6. 6. Solar Powered Engine Based on Unijunction Transistors DOI: 10.9790/1676-10527685 www.iosrjournals.org 81 | Page As the emitter-base1 voltage comes higher than VP, the p-n junction is forward-biased. So, holes are injected from the emitter into the silicon bar. Since B1 is negative with respect to the emitter, the electrical field is such that most holes move towards the B1 terminal. An equal number of electrons are injected from B1 to maintain electrical neutrality in the bar. The increase in current carried in the silicon bar decreases the value of RB1. This causes the fraction of voltage across RB1 to decrease, which causes a further increase of emitter current IE and a lower resistance for RB1. The region between the peak point voltage VP and the valley-point voltage VV is called “negative resistance region”. Figure (11a) shows the interbase voltage dependence of peak - and valley -voltages, it is clear that VP is proportional to the magnitude of VB1B2, where, as VB1B2 increases, VV increases, following linear fit. Figure (11b) shows the interbase voltage dependence of peak - and valley -currents, considering IP, which can be defined as the minimum emitter current required to fire UJT. IP is found to be inversely proportional to VB1B2, following 1st order exponential decay fitting. Also, IV increases linearly with increasing interbase voltage, following a linear fit. Finally, Figs. (11c and 11d) show the interbase voltage dependence of the negative differential resistance and intrinsic standoff ratio are shown to be approximately linear ascending functions. 0 2 4 6 8 10 12 14 16 0 2 4 6 8 10 12 14 0.0 0.5 1.0 1.5 2.0 2.5 Peak Voltage ValleyVoltage,Volts PeakVoltage,Volts Interbase Voltage, Volts (a) Valley Voltage 0 2 4 6 8 10 12 14 16 0 1 2 3 4 5 6 0 1 2 3 4 5 6 ValleyCurrent,mA PeakCurrent,A Interbase Voltage, Volts (b) Peak Current Valley Current 0 2 4 6 8 10 12 14 16 0.8 1.2 1.6 2.0 2.4 2.8 NegativeDifferentialResistance,k Interbase Voltage, Volts (c) 0 2 4 6 8 10 12 14 16 0.55 0.60 0.65 0.70 0.75 0.80 IntrinsicStandoffRatio Interbase Voltage, Volts (d) Fig. (11). (a) Interbase voltage dependence of peak - and valley -voltages, (b) peak- and valley- currents, (c) negative differential resistance and (d) intrinsic standoff ratio of 2N4870 UJTs. 3.1.2 Interbase Characteristics of UJTs One of the very important characteristics of UJT is the interbase characteristics. In this concern, Fig. (12) shows the interbase characteristics, plotted at different emitter current IE values of 0, 2.0, 5.0, 10, 15 and 20 mA, respectively. The given relationships are shown to be similar to the collector characteristic of a conventional transistor. From which, it is shown that base current increase with increasing interbase voltage.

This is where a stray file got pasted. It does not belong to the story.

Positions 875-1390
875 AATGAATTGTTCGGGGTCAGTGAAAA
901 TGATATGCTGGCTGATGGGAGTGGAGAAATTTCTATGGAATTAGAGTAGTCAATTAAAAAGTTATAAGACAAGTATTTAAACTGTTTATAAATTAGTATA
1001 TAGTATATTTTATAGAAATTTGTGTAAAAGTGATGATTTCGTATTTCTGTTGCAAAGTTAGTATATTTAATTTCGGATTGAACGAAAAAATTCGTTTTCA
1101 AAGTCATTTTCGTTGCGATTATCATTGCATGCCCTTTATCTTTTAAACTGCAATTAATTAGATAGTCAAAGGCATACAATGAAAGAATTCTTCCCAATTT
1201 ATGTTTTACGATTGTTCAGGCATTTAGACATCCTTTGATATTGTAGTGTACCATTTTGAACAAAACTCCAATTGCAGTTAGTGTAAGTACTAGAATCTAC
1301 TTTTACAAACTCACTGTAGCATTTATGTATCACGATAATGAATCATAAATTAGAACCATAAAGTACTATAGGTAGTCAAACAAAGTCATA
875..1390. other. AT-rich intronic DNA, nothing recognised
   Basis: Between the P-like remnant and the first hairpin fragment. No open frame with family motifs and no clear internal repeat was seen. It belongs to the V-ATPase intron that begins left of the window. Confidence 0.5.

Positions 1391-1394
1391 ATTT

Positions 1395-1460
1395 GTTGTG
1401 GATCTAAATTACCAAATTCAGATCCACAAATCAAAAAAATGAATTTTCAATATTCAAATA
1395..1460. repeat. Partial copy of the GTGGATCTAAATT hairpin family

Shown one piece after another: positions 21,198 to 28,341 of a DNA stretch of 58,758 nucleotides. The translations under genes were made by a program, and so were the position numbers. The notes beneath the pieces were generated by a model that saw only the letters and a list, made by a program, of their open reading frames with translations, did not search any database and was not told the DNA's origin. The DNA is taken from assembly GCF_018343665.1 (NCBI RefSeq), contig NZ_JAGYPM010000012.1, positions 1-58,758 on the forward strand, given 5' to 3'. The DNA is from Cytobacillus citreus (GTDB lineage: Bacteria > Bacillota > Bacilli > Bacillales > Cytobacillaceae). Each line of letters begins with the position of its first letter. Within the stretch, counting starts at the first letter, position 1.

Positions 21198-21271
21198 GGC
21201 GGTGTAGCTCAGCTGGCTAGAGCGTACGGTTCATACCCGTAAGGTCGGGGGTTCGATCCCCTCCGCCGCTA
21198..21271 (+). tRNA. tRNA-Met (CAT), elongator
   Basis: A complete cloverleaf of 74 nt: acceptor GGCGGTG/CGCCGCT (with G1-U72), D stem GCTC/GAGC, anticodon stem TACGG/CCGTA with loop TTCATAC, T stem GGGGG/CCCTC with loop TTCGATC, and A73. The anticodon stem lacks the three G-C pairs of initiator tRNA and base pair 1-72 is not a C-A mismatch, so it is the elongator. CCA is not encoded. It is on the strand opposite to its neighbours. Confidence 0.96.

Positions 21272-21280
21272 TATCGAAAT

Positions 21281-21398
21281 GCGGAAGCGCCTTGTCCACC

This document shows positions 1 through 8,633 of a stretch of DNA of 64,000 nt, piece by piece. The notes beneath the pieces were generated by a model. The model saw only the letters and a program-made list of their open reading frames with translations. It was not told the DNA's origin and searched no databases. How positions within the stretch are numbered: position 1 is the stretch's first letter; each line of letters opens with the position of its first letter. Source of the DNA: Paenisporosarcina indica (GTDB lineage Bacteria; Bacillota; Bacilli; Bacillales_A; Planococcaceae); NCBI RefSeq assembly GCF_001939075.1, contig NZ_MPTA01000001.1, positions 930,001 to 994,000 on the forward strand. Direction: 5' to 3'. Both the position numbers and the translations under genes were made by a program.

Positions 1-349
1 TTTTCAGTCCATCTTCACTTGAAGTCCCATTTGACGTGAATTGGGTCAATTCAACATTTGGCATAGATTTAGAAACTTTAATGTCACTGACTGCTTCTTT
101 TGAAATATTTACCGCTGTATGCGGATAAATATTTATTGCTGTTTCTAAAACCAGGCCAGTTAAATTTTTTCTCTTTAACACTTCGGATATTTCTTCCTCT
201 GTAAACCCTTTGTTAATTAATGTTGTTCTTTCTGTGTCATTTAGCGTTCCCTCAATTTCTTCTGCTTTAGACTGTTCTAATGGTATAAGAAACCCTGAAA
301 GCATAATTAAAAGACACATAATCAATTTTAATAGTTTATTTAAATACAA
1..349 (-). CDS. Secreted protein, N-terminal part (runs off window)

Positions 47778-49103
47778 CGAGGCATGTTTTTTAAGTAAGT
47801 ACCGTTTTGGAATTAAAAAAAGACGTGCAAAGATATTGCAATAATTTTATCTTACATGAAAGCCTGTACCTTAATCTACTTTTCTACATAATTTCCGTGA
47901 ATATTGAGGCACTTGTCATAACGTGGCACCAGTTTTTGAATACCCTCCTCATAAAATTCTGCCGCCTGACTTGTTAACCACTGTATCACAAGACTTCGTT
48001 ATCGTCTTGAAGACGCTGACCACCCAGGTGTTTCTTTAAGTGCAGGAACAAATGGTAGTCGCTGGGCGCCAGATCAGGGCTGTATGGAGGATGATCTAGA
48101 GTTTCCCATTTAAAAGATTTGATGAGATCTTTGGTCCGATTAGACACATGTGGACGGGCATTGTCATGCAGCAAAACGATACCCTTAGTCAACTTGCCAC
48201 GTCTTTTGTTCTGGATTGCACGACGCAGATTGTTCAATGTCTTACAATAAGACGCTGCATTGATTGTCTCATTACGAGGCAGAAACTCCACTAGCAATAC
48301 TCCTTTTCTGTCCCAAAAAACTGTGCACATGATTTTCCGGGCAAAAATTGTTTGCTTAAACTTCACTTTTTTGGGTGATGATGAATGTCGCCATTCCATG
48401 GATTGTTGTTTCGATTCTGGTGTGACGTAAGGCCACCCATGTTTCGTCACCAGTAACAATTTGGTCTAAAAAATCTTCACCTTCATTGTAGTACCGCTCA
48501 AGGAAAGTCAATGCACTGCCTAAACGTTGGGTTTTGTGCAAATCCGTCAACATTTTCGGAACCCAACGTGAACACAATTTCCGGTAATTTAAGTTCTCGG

7. 7. Solar Powered Engine Based on Unijunction Transistors DOI: 10.9790/1676-10527685 www.iosrjournals.org 82 | Page 0 5 10 15 20 25 0 5 10 15 20 25 30 35 BaseCurrent,mA Interbase Voltage, Volts IE , mA 0 2 5 10 15 20 Fig. (12). Interbase voltage dependence of base current, plotted at different emitter current values. 3.1.3 Determination of the Interbase Resistance of UJTs In case of emitter open, interbase resistance (RBB) of UJT can be determined. It is shown from Fig. (13) that the base current increases linearly with increasing interbase voltage, following a linear fit. From which, the interbase resistance (RBB) of UJT is calculated, where its value is shown to be around 7.27 k. 0 5 10 15 20 0.0 0.5 1.0 1.5 2.0 2.5 3.0 RBB =1/Slope=7.27 k BaseCurrent,mA Interbase Voltage, Volts Fig. (13). Interbase voltage dependence of base current of 2N4870 UJTs. 3.2 Solar Engine During the present part of the paper, solar engine (BEAM-type robots) based on UJT circuit and system is investigated. In this concern, and referring to Fig. (7a), the given solar engine circuit is applied, where the main components of the system are:  solar cell/panel,  main capacitor,  slow oscillating or trigger circuit, and  dc-motor. 3.2.1 Solar Panel Figure (14) shows a polycrystalline silicon solar panel with area of 96.32 cm which is used [21-23], where its electrical characteristics are:  Solar panel polycrystalline DIY small cell charger  Transfer efficiency not less than 17%,